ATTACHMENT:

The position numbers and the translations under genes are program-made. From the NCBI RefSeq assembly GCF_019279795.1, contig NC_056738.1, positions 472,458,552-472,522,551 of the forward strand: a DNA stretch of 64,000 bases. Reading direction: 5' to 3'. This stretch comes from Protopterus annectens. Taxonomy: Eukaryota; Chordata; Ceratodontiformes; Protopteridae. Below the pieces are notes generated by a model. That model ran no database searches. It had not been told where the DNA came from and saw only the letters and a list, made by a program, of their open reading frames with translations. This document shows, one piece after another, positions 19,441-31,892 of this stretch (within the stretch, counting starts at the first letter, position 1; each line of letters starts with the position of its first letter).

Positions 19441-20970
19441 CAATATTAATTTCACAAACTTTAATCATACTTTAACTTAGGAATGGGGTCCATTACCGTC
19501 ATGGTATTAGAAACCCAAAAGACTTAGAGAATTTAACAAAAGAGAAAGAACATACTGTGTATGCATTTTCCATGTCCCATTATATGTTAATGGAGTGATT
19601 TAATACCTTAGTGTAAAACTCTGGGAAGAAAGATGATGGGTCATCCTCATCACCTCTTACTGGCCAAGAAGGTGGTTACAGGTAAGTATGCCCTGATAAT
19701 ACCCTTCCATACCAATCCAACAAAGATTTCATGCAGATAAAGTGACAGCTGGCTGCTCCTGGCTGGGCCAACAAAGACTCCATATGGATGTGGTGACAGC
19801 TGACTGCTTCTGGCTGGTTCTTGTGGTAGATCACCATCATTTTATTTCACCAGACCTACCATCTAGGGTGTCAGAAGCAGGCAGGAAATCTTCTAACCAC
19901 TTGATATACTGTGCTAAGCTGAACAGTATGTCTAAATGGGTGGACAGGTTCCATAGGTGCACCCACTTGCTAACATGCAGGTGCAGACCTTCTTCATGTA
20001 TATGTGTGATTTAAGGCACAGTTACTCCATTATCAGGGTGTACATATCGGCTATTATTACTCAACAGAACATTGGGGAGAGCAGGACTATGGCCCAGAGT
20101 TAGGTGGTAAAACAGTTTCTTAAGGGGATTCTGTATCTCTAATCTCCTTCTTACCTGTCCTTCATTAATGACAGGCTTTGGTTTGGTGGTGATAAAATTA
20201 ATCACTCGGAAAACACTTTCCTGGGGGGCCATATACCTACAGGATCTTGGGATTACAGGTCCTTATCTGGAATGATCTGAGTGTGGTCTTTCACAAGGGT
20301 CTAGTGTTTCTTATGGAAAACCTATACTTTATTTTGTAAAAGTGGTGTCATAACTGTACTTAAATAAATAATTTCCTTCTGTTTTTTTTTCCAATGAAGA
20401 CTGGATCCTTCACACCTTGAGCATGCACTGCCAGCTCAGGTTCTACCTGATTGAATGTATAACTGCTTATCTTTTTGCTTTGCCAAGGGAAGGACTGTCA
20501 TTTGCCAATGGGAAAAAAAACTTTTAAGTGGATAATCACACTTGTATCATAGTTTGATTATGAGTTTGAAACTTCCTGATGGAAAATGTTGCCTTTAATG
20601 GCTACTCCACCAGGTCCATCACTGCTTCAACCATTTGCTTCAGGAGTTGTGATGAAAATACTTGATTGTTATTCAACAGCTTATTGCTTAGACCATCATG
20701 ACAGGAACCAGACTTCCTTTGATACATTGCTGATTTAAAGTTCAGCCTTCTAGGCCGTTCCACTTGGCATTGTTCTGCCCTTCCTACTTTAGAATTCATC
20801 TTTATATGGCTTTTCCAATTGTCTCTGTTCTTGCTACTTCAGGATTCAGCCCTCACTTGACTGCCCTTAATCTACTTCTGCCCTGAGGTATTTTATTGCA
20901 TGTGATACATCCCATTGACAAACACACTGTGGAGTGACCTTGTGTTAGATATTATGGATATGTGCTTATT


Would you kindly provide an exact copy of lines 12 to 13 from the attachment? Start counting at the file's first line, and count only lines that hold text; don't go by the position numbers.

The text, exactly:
20301 CTAGTGTTTCTTATGGAAAACCTATACTTTATTTTGTAAAAGTGGTGTCATAACTGTACTTAAATAAATAATTTCCTTCTGTTTTTTTTTCCAATGAAGA
20401 CTGGATCCTTCACACCTTGAGCATGCACTGCCAGCTCAGGTTCTACCTGATTGAATGTATAACTGCTTATCTTTTTGCTTTGCCAAGGGAAGGACTGTCA